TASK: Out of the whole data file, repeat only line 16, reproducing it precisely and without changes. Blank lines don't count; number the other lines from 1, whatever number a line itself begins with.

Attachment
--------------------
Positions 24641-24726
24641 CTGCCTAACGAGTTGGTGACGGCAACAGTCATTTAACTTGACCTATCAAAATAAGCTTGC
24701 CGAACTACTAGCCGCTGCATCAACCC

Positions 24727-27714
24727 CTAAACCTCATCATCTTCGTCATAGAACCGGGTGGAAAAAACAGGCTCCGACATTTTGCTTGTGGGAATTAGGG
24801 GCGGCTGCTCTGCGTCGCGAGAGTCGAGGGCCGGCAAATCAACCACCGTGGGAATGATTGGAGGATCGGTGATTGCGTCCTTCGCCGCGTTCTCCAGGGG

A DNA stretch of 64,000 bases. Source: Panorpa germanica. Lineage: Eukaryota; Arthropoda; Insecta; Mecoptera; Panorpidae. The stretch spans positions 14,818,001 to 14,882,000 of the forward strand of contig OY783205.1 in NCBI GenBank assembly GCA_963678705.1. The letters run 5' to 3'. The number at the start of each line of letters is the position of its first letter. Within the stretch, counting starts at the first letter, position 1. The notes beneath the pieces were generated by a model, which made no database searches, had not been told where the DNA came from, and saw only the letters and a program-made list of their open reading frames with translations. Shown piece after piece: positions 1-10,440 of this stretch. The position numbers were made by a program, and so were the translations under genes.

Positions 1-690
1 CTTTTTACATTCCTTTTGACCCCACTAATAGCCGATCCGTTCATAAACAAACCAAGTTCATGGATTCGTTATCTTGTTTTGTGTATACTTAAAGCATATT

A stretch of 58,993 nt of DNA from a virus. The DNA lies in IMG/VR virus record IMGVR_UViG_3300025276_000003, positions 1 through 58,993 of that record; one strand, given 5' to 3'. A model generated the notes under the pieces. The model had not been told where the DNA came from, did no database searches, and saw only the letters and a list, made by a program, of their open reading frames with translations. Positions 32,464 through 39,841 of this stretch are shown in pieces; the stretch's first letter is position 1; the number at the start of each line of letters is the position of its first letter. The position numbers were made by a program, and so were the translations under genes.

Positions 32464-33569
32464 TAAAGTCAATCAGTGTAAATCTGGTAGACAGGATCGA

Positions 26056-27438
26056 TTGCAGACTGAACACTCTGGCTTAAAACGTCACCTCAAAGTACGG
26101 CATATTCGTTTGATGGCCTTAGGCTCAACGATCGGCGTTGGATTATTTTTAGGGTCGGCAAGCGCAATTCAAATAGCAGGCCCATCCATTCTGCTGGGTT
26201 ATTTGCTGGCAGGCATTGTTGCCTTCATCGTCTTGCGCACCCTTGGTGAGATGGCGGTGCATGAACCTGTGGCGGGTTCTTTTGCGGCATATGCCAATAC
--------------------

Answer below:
26201 ATTTGCTGGCAGGCATTGTTGCCTTCATCGTCTTGCGCACCCTTGGTGAGATGGCGGTGCATGAACCTGTGGCGGGTTCTTTTGCGGCATATGCCAATAC